Reagan Deified & Mummified

Reagan Pyramid Nears Completion

from The Onion

SIMI VALLEY, CA - Slave manpower was doubled this week in an effort to ensure that erection of the gigantic Reagan Pyramid remains on schedule to be completed in time for the 40th president's mummification and ascension into the Afterworld.

"Only the most gigantic tomb ever created will be worthy of the Great Communicator," former Reagan Secretary of Defense Caspar Weinberger said. "As his mortal subjects, it is our holy duty to provide Reagan with a burial commensurate with his stature, in order that he may enter the Realm of Death bedecked with raiments and honors so that he may take his rightful place beside the mighty Sun God, Ra."

Impatient, Reagan awaits his ascension 

According to project overseer and Reagan Attorney General Edwin Meese, the 118,000-ton pyramid, which is visible from a distance of more than 40 miles and has already cost the lives of some 50,000 slaves, will serve not only as Reagan's conduit to the Empire of the Gods, but also as an earthly repository of the deified Republican's vast wealth.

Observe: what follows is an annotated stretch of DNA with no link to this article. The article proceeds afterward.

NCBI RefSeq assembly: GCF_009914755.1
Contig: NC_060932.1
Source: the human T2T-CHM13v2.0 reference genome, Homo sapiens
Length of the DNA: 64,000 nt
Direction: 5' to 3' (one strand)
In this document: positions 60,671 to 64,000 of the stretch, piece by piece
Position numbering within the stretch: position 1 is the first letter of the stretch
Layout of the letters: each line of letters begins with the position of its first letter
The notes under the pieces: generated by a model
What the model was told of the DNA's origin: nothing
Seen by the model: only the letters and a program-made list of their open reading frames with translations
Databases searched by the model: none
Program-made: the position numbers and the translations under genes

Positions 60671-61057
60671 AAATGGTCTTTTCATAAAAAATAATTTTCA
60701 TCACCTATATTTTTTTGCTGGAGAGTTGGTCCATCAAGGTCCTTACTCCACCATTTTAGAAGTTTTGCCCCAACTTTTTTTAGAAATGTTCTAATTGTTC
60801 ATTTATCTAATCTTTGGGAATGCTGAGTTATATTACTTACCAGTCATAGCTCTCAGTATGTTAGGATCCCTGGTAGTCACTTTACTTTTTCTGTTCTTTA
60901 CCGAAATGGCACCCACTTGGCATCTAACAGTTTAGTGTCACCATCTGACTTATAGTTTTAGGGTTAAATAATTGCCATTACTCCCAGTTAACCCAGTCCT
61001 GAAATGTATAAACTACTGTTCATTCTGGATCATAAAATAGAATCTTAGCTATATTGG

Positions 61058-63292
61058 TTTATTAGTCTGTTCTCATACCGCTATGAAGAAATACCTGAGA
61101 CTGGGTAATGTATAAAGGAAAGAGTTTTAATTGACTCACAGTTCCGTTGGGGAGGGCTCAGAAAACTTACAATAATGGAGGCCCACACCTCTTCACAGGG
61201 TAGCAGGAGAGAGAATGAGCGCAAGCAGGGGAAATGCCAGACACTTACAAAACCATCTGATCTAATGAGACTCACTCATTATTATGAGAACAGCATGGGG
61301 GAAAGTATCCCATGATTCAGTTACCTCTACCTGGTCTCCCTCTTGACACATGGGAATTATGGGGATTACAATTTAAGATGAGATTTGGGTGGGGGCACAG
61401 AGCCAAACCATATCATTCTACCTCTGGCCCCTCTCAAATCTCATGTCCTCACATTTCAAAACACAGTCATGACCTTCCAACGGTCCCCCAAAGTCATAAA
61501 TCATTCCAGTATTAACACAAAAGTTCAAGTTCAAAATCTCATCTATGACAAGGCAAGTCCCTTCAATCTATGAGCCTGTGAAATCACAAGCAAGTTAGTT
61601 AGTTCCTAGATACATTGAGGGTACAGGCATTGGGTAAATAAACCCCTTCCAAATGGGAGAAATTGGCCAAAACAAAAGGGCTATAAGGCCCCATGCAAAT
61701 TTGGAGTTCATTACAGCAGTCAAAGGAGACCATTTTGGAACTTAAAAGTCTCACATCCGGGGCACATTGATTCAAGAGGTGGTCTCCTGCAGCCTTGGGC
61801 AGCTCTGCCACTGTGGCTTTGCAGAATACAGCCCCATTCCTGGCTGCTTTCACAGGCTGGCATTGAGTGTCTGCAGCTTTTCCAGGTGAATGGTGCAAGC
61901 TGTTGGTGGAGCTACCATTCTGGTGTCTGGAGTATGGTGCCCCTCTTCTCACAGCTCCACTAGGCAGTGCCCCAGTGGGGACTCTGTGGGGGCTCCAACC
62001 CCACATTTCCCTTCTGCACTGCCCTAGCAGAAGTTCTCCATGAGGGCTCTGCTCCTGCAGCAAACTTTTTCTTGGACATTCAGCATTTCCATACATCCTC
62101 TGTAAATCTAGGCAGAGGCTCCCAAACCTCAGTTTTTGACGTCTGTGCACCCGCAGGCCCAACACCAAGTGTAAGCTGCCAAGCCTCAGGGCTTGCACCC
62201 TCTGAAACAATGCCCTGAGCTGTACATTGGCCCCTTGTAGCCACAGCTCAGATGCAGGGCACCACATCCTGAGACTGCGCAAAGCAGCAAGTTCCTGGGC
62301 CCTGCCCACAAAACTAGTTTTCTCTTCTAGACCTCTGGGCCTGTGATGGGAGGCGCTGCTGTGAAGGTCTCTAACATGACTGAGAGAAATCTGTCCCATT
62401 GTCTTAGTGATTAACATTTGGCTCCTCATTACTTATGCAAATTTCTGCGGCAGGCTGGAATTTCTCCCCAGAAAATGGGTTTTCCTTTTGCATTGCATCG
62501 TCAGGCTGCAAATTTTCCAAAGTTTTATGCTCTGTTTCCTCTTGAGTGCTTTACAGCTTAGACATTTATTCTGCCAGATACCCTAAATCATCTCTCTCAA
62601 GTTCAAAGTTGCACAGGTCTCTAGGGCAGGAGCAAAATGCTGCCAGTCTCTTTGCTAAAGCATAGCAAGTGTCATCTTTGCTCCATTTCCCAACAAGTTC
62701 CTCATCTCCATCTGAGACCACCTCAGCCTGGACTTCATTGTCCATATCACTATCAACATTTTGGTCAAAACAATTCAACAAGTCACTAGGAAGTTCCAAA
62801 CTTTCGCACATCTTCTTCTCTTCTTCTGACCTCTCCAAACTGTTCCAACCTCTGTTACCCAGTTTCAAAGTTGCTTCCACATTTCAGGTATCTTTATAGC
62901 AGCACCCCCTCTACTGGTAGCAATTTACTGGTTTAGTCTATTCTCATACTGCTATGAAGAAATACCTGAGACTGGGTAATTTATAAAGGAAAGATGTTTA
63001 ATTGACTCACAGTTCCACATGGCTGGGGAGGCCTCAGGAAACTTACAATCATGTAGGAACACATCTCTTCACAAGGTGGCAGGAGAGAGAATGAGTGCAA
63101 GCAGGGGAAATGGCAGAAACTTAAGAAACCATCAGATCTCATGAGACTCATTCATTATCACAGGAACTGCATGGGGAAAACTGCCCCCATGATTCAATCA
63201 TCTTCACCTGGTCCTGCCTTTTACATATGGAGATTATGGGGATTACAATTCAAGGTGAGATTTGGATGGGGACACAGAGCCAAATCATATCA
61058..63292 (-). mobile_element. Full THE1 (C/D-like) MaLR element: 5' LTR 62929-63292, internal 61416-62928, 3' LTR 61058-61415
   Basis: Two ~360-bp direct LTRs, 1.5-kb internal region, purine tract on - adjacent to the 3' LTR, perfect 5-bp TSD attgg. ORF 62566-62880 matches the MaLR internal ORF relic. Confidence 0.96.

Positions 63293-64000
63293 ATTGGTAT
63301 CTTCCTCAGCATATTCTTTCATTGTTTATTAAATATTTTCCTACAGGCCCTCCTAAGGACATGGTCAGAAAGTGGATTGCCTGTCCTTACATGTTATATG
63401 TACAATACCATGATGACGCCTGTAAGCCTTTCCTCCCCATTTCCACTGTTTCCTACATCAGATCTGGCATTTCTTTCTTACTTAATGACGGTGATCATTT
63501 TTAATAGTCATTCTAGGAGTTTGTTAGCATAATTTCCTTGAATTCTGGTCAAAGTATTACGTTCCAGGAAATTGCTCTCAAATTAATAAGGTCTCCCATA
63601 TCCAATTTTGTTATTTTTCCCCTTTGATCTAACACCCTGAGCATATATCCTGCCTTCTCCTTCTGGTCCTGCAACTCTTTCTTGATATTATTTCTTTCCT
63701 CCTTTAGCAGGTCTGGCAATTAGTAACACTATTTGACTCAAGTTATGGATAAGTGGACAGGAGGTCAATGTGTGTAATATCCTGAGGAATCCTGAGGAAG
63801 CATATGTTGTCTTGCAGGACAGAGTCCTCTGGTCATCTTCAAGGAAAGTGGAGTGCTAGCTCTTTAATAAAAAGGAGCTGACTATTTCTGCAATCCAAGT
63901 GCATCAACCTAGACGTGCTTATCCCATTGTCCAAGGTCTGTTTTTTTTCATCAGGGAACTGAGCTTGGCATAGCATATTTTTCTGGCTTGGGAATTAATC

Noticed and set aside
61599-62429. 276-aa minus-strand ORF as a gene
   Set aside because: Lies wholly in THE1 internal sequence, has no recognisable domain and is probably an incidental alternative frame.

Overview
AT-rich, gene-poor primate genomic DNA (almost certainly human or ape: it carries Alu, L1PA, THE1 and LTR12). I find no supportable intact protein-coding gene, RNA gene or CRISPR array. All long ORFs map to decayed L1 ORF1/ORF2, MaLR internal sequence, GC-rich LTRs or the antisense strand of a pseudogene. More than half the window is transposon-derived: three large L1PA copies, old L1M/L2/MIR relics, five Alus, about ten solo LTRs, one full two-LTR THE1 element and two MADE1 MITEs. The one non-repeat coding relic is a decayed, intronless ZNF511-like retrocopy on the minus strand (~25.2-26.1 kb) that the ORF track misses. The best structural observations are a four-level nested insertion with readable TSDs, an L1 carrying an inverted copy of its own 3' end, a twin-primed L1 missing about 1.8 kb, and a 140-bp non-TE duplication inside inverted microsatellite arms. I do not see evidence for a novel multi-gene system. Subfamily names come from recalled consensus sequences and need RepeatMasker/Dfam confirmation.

"Buried with Reagan will be his finest treasures," Meese said, "including 2,500 MX intercontinental ballistic missiles, 15 stealth bombers, a golden chalice of jelly beans, and his most prized servant, former president George Bush Sr."

Bush told reporters, "It is my honor and duty to have my sinus passages ceremonially packed with sand before my still-living, pain-racked body is forever locked with my leader's within the Great Reagan's final resting place. Let us all praise Osiris."


The First X-Man Born?

German Strong Baby Called a 'Normal Boy'

from Associated Press

BERLIN - A genetic mutation made a Berlin boy extra strong, but the German doctor who has been studying the child since just after his birth nearly five years ago says he's just a regular kid.

The boy doesn't stand out among his peers on the playground, but when he puts his mind to it, he can perform feats of strength, said Dr. Markus Schuelke.

"He's a normal boy - you don't see it, you wouldn't recognize him" out of a crowd, Schuelke said. "He can just lift heavy things."

The boy can hold seven-pound weights with arms extended, something many adults cannot do.

Schuelke started studying the super-strong boy after he was brought to Berlin's Charite hospital shortly after birth because he was twitching.